Premier hits out over cruise project "untruths" & reveals cost
The Premier has today insisted that the controversial Cruise and Cargo Port project is full steam ahead in what is "a highly significant milestone for the future of the Cayman Islands".
He also revealed that the cost will be less than CI$200 million, but restated that no contract will be signed until the petition calling for a referendum on the controversial project has been fully vetted.
Hitting out at those he accused of trying to sow suspicion and "cast doubt" on the project, he stressed that Cayman's new port:
• will deliver jobs and income for Caymanian families;
• will be delivered by a trusted developer and partners;
• is proceeding because we have secured an excellent funding deal;
• has been designed to minimize the impact on the environment;
• has followed and will continue to follow best practice in procurement and delivery.
Verdant Isle Port Partners was formally announced as the Preferred Bidder on Friday, in a project Premier Alden McLaughlin said "secures the future of Cayman’s Cruise Tourism industry and protects the well-being of the thousands of Caymanians who benefit directly or indirectly from cruise tourism".
The group is a consortium comprising of McAlpine Cayman Ltd, Orion Marine Construction, Carnival Corp, and Royal Caribbean Cruises Ltd.
And in a press conference today, Premier McLaughlin revealed why they were chosen.
He said: "The differences in the three bids essentially involved the extent to which new cargo docking facilities would be improved as part of the project. Having regard to the concerns that have been voiced about the project, while looking to secure long term benefits for the country, the Cabinet selected the option that minimises the environmental impact and delivers the best overall financial deal for Country. The established cost for the selected option will be less than CI$200M, subject to the final contract negotiations.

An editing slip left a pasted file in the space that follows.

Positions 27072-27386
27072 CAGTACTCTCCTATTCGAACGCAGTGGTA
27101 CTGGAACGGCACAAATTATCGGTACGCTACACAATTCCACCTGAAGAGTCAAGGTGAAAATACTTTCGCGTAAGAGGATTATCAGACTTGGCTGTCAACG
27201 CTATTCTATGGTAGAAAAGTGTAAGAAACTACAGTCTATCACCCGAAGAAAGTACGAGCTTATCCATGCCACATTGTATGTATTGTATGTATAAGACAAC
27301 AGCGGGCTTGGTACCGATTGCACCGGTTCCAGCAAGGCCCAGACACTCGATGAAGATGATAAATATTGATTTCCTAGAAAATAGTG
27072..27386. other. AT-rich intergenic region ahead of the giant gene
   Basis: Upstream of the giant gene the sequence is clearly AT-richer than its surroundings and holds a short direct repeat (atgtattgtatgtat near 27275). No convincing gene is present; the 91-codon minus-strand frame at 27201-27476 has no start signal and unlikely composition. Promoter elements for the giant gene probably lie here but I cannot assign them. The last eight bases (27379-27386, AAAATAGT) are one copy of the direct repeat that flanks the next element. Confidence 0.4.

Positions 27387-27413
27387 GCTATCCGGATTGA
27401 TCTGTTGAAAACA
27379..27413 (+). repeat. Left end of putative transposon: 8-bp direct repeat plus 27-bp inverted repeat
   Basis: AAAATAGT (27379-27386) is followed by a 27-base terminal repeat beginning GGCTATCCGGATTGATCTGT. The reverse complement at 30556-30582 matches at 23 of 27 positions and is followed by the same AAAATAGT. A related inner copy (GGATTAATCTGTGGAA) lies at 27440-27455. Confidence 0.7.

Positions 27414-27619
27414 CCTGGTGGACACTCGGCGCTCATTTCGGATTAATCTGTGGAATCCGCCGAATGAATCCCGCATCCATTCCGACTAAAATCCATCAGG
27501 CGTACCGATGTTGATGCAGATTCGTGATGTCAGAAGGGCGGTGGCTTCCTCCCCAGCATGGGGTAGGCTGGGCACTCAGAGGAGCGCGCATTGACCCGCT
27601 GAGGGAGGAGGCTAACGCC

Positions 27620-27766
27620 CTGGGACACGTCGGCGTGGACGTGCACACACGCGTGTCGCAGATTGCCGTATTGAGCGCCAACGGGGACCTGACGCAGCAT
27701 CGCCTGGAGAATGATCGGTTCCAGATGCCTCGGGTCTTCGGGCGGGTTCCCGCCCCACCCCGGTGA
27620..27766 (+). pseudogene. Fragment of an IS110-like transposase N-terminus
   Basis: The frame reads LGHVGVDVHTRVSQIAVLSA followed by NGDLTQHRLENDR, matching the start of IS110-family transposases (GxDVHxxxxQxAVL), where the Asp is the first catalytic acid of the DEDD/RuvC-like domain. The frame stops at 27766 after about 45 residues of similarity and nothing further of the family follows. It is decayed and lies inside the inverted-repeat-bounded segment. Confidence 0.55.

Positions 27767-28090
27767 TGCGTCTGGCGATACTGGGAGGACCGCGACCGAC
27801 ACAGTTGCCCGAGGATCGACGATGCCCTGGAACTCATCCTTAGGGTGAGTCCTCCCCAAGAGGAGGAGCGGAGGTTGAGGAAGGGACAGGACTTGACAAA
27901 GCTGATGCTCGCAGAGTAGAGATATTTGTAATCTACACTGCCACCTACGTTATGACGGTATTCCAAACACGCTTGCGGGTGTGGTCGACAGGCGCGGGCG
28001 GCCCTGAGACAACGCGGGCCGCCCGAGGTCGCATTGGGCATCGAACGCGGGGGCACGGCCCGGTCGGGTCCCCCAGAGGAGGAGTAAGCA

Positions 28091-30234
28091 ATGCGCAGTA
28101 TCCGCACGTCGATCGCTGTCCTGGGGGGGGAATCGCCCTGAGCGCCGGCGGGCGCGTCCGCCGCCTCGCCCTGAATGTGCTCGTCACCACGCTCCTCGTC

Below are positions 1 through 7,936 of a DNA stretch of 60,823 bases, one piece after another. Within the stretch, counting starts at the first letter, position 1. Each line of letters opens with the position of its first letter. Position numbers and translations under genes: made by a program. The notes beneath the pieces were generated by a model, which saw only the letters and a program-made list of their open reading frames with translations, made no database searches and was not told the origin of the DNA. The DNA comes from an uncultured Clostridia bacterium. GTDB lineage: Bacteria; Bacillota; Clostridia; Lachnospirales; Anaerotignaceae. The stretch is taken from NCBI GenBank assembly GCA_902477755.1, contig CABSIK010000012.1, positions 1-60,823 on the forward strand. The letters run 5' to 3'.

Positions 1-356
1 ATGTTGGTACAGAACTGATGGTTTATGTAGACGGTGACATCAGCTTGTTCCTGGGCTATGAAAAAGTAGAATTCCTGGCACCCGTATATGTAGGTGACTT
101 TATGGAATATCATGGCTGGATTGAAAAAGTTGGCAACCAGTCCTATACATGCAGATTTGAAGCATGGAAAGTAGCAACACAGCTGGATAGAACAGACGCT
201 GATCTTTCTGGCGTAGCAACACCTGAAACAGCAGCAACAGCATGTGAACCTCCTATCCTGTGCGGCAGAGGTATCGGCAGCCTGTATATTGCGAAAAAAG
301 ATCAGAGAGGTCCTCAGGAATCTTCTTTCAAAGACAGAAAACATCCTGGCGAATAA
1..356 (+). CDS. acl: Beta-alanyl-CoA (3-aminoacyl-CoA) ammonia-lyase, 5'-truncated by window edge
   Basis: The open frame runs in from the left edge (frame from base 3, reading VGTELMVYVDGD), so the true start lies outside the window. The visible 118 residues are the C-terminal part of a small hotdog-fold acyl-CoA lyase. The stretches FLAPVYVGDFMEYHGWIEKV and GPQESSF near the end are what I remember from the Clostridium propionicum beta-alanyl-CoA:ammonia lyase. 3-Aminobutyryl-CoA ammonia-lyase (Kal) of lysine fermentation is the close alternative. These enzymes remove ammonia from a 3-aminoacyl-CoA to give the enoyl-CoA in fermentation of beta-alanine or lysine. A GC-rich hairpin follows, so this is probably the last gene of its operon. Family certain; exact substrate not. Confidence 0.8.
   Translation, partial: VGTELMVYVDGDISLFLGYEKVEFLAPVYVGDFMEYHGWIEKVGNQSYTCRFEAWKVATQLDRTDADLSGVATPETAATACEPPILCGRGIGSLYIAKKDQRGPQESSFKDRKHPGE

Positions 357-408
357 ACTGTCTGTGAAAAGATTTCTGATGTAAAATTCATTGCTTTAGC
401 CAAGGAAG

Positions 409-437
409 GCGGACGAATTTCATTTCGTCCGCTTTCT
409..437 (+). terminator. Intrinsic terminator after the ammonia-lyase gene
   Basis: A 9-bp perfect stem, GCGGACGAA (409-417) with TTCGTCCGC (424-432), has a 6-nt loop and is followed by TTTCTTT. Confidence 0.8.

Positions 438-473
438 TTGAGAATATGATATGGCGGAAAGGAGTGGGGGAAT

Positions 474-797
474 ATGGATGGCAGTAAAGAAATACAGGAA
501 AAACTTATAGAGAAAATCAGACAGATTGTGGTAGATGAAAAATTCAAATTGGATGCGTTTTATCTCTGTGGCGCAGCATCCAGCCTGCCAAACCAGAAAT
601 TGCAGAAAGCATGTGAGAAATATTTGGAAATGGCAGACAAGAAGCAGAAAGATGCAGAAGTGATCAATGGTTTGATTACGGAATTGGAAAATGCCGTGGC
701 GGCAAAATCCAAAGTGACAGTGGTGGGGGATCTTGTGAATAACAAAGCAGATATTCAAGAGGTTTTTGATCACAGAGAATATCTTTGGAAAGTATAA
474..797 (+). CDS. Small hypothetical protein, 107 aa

"All of those involved (the consortium) are trusted, world-class companies and all have had a Cayman connection for decades. As I mentioned on Friday, Orion Marine Construction purchased Meisner Marine Construction, which is the company that previously built the Royal Watler Cruise Terminal as well as the Creek Dock in Cayman Brac.
"This is a moment that the majority of the people in our Islands have been aiming to get to for at least 20 years if not longer. Certainly, every Government elected since 2000 has had promises of a cruise port in their election manifesto or as part of their delivery plans.
"It is the hard work done by the last two Administrations that means we are now, finally, able to announce that we are in a position to proceed with the delivery of the new port facilities this country needs for the future."
Premier McLaughlin said it had taken almost four years to achieve what we have today:
• A unique financial structure that does not expose the finances of the country to risk;
• A cruise berthing facility with no one single major cruise company controlling it, but instead one that will be managed and owned by the Port Authority on behalf of the people of the Cayman Islands;
• Enhanced cargo port facilities;
• No new upland development other than to modernise the existing facilities;
• A final design that significantly reduces the environmental impact of the project – building in deeper water as well as relocating coral;
• A financial model that binds the cruise lines to the long term delivery of the port;
• A project structure that has ensured that at every stage along the way we have followed the strict requirements of the Public Management and Finance Law and the Framework for Fiscal Responsibility.